How To Get Out Of Social Media Traps

This happened to me last week:

It took me a couple of tweets to see the trap I’d fallen into. I looked around me and saw that I was in a miry place I could not get out of without effort. So I made the effort, remembering a couple things I learned from Scripture:

If it is possible, as far as it depends on you, live at peace with everyone. (Romans 12:18.)


A gentle answer turns away wrath,
    but a harsh word stirs up anger. (Proverbs 15:1.)

I decided the best thing to do was say I’m sorry and delete the offending tweets I’d posted.

So I did.

I don’t know if the other person saw the apology or noticed that I deleted the tweets she objected to, and I’ll probably never know. She’d already blocked me.

God Doesn’t Block

I find myself falling into traps all the time, usually of my own making. Whether it’s a trap I’ve created or one sprung on me it can be hard to get out. When it comes to the trap of sin, I find I’m positively stuck if left to my own devices.

King David felt the same:

I waited patiently for the Lord;
    he turned to me and heard my cry.
He lifted me out of the slimy pit,
    out of the mud and mire;
he set my feet on a rock
    and gave me a firm place to stand.
(Psalm 40:1-2.)

Some of the pits David found himself in were of his own design (dealing with the consequences of taking Bathsheba – the wife of one of his favored warriors – into his bed) and some were sprung by others (Saul plotting to kill David). Regardless, David knew that when it came to getting out of the muck and mire in that pit he needed God’s help.

God did not leave David there, blocking off his pleas when David put himself there in the first place. Rather, God reached down, pulled David from the mire, and placed him on solid ground.

Jesus place everyone who belongs to him on solid ground:

They are like a man building a house, who dug down deep and laid the foundation on rock. When a flood came, the torrent struck that house but could not shake it, because it was well built. (Luke 6:48.)

Jesus also said he will never forsake you:

And surely I am with you always, to the very end of the age. (Matthew 28:20.)

Always means always. And then what happens when Jesus returns at the end of the age we presently live in?

I will come back and take you to be with me that you also may be where I am. (John 14:3.)

No matter what pit you find yourself feeling trapped in, Jesus will pull you out, he will set you on solid ground, and he is with you whether down in the pit or lifting you up with him.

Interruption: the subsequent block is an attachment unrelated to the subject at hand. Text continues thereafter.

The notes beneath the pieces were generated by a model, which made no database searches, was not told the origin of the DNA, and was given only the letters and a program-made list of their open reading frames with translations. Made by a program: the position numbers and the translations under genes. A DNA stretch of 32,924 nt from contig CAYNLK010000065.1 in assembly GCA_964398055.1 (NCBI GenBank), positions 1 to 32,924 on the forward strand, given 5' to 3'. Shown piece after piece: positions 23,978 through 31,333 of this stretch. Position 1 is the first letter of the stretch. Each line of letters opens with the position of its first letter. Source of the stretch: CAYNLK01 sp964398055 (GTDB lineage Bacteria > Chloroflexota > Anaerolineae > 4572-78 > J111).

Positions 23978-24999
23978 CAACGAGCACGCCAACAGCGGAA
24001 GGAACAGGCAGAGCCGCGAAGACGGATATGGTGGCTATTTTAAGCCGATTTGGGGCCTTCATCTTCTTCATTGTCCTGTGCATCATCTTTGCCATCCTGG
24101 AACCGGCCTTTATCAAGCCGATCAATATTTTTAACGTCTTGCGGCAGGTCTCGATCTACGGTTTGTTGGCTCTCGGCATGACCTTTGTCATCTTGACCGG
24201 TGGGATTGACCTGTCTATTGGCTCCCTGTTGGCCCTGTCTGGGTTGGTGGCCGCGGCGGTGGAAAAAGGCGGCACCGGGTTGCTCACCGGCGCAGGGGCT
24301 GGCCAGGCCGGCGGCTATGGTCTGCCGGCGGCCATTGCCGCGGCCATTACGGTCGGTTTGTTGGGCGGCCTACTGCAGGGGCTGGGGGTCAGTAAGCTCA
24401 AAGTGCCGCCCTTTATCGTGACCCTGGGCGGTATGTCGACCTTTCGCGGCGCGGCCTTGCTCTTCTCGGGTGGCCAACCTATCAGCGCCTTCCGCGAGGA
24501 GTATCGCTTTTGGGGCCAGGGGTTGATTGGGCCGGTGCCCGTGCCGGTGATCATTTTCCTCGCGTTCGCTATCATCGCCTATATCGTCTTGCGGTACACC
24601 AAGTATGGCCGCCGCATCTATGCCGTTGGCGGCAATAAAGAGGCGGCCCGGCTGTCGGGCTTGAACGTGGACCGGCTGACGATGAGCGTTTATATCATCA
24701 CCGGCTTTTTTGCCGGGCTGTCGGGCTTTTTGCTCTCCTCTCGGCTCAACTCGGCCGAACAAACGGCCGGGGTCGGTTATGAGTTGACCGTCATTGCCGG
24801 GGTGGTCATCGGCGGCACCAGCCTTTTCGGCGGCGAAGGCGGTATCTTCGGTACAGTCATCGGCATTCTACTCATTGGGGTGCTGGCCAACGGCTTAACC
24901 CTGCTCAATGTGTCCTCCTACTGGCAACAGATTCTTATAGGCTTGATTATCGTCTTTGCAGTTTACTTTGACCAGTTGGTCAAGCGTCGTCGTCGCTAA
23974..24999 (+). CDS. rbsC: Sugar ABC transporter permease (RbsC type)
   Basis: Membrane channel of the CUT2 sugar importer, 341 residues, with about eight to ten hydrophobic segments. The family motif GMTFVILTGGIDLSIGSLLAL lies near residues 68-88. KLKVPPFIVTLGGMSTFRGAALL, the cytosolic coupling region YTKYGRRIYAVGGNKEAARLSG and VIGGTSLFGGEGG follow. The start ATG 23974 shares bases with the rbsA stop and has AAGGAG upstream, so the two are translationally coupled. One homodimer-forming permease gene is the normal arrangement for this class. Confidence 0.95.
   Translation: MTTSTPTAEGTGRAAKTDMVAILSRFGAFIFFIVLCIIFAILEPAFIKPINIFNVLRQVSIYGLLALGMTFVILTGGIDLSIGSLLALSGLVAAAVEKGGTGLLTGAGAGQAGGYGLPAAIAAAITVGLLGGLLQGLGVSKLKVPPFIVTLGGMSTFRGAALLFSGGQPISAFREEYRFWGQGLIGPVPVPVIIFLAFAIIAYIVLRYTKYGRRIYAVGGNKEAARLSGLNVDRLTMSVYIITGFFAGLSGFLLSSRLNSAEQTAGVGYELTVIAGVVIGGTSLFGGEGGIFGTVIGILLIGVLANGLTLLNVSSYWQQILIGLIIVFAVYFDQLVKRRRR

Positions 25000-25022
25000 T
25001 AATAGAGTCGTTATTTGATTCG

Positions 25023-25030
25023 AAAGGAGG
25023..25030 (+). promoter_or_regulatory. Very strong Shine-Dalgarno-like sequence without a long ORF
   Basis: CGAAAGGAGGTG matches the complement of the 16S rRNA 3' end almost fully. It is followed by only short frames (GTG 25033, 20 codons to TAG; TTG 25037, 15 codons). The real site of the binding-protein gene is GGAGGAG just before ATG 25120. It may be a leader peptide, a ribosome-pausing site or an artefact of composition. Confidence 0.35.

This entry was posted in Uncategorized and tagged , , , , , , , . Bookmark the permalink.

15 Responses to How To Get Out Of Social Media Traps

  1. Bev Murrill says:

    I agree, Tim. By nature I’m a fighter, but God has called me to be a lover. Conflict of interests there. He has taught me to speak life in every situation, and that makes it difficult for me to get stuck into someone else, no matter how much I disagree with their stance. It may make for less interesting blogging, but my conscience doesn’t give me gyp.

    • Tim says:

      The times I really fall into the trap is when I think I’m speaking life and then find the person was on a different tack entirely and now I’ve offended them by misunderstanding and trying to join in in the first place. That’s when I need to put down the computer and slowly back away.

  2. Jeannie says:

    Sorry that happened to you, Tim. It looks to me like you handled it with humility — and even if the other person never knows that you did all you could to make things right, you can be at peace about it.

    Your larger point connects really well with a short story I’m working on right now. One of the characters (father to a small boy) is extremely hard-hearted: if he sees someone in trouble his attitude is “They got themselves into this mess; if you help them out they’ll just become dependent on others and won’t learn their lesson.” And this attitude is influencing the mind of the young son, who worships and fears his father at the same time. I’m SO glad God isn’t like that, “blocking off our pleas” as you put it.

    • Tim says:

      That short story sounds powerful, Jeannie. I’m looking forward to reading it when completed. Will it be blog length or longer?

      • Jeannie says:

        Probably much longer: my stories are usually in the 4-5,000 word range. Unfortunately the virtue of conciseness is one with which I have little more than a nodding and superficial acquaintance.

  3. Life With Teens & Other Wild Things says: